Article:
• The heat sink condenses sodium and delivers thermal power
  • The electromagnetic pump returns sodium to the evaporator

BASE is the solid electrolyte material sodium beta-alumina. My tour of the NanoConversion garage included a primer on how the startup compacts alumina powder into a little ring which is then sintered using a Rube Goldberg microwave oven hack by the resourceful company. (High-tech startups have variously attempted to burn, smother or electrocute me in these types of demos, so I try to keep my distance.) The same beta-alumina material is also used in sodium-sulfur batteries.

We've covered the funding and development of semiconductor-based thermoelectric devices from companies such as Marlow and startups GMZ, Alphabet Energy, Phononic, and MTPV. These technologies have tended to have lower efficiencies than the AMTEC.

NanoConversion has a demonstration unit in the garage. Made of six cells, the device produces 3 watts at 2.5 volts and 1.2 amps, according to the company. The company also claims the device will last up to 15 years. As with other electrochemical devices, the small cell will be able scale akin to the way Tesla builds its battery packs with small 18650 form-factor lithium-ion batteries, in Staskus' view.

Applications for the novel thermoelectric device

A successful distributed power solution will have the characteristics of a boiler or water heater, according to the CEO. He said that residential CHP with a reasonable payback time (less than five years) opens up a multi-billion-dollar market for the startup that would produce customer-specific cogeneration subsystems for boiler manufacturers such as Rheem, Bosch, GE, and Rinnai. Staskus claims that 13 million boilers will be purchased each year for new builds and as replacements in the EU, U.S. and Japan.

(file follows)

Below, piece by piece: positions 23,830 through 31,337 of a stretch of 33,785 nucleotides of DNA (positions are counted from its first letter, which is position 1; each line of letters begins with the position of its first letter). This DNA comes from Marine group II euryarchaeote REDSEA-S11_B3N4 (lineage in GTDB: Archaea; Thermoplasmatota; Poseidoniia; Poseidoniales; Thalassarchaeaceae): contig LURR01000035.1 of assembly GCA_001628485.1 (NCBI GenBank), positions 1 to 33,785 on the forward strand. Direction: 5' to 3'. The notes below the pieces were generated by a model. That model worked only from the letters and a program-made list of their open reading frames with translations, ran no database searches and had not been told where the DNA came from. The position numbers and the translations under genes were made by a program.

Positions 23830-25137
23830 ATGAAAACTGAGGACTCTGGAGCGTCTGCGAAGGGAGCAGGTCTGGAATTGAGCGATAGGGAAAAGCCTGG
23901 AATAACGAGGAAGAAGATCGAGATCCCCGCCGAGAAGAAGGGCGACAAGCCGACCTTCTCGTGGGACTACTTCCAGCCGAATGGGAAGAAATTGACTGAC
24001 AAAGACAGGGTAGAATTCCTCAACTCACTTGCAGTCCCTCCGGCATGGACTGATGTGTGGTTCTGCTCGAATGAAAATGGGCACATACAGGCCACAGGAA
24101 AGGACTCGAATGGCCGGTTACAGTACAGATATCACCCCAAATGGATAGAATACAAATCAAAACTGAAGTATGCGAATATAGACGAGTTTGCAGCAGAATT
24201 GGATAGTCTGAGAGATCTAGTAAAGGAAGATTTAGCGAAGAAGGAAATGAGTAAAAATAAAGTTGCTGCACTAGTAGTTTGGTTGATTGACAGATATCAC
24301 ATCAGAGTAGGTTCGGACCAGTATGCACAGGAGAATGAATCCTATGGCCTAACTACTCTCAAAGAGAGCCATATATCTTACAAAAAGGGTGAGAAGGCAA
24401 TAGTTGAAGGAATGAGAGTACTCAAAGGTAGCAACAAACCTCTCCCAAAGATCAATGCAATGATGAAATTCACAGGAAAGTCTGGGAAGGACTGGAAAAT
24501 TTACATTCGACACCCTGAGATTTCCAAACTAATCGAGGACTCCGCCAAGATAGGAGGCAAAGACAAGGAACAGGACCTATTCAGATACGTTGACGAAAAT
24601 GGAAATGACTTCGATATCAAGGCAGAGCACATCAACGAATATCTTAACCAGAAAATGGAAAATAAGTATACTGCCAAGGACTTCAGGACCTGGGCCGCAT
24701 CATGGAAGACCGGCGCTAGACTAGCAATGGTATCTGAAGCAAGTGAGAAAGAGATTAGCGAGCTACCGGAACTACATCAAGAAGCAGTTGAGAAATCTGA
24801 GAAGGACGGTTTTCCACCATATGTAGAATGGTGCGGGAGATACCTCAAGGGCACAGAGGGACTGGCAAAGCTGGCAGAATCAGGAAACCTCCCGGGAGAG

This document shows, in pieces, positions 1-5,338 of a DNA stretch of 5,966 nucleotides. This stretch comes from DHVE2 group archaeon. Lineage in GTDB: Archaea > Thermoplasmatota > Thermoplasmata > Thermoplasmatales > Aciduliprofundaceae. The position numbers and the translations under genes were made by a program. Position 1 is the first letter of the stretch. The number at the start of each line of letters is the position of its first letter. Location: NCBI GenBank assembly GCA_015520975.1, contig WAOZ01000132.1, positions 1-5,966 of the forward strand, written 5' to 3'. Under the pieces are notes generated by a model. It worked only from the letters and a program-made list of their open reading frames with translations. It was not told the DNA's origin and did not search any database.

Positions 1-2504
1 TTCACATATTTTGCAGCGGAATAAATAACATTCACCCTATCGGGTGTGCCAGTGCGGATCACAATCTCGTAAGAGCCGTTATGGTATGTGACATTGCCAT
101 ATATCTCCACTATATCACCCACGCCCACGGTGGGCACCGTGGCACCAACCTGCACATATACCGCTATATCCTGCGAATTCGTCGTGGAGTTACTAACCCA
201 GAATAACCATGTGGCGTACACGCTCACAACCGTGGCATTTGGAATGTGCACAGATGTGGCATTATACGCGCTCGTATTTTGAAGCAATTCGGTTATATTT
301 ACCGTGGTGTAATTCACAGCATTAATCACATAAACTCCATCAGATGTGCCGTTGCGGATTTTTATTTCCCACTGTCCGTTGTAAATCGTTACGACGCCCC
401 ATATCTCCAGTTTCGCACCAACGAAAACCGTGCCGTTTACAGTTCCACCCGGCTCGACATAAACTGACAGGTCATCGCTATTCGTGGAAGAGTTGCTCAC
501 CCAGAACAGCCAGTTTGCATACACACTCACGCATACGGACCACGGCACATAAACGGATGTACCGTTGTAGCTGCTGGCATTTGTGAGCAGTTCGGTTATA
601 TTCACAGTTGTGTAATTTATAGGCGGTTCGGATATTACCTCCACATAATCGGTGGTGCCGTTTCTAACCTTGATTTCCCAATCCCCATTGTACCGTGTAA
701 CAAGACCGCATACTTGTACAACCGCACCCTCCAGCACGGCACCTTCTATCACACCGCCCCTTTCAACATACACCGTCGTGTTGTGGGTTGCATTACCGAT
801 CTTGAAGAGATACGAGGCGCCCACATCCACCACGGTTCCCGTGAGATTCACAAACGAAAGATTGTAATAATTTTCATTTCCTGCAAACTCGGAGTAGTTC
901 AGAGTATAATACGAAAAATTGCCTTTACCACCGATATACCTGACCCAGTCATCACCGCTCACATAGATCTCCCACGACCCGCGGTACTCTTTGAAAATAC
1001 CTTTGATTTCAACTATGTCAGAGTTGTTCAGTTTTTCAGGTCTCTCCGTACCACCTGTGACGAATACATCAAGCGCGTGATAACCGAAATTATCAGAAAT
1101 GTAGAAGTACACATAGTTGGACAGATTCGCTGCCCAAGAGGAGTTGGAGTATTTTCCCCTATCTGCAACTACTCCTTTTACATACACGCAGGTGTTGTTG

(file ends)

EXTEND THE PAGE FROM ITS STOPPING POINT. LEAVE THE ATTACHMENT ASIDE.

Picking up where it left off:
But before the company gets to that mass market, it's going to need to prove out and scale its technology and manufacturing. Its initial target markets are off-grid -- a bit more niche-y than residential power.

  • When power is needed for an off-grid system or device in an extremely remote location that can't be regularly serviced, a solution provided today by firms like Global Thermoelectric is to burn propane (in a big tank) and heat a relatively low-efficiency semiconductor thermopile. This configuration is used to power telemetry at oil well sites and communications for rural communities, as well as a surprising range of other applications.
  • The technology could also be used to provide auxiliary power for diesel trucks at idle.
  • Another remote application is cathodic protection of pipelines. Any natural gas pipeline in alkaline soil will plate itself away in about a year, according to Staskus. The pipeline operators keep some current flowing through the metal, and that inhibits plating in the pipeline.
  • Flare gas energy recovery is another potential application.
  • Government hijinks could also be powered by the device; Staskus spoke of operations where those in power feel the need to bury something in the desert that needs "several watts for five years."
  • The military is always looking for better remote power.

Staskus also suggests that residential solar with micro-CHP and battery storage will be the best residential energy solution when net metering eventually subsides, because on-site baseload power reduces the solar array and battery size and cost to reasonable levels.  

The startup is looking to raise a $10 million round B to move the company from technology demonstration to product development.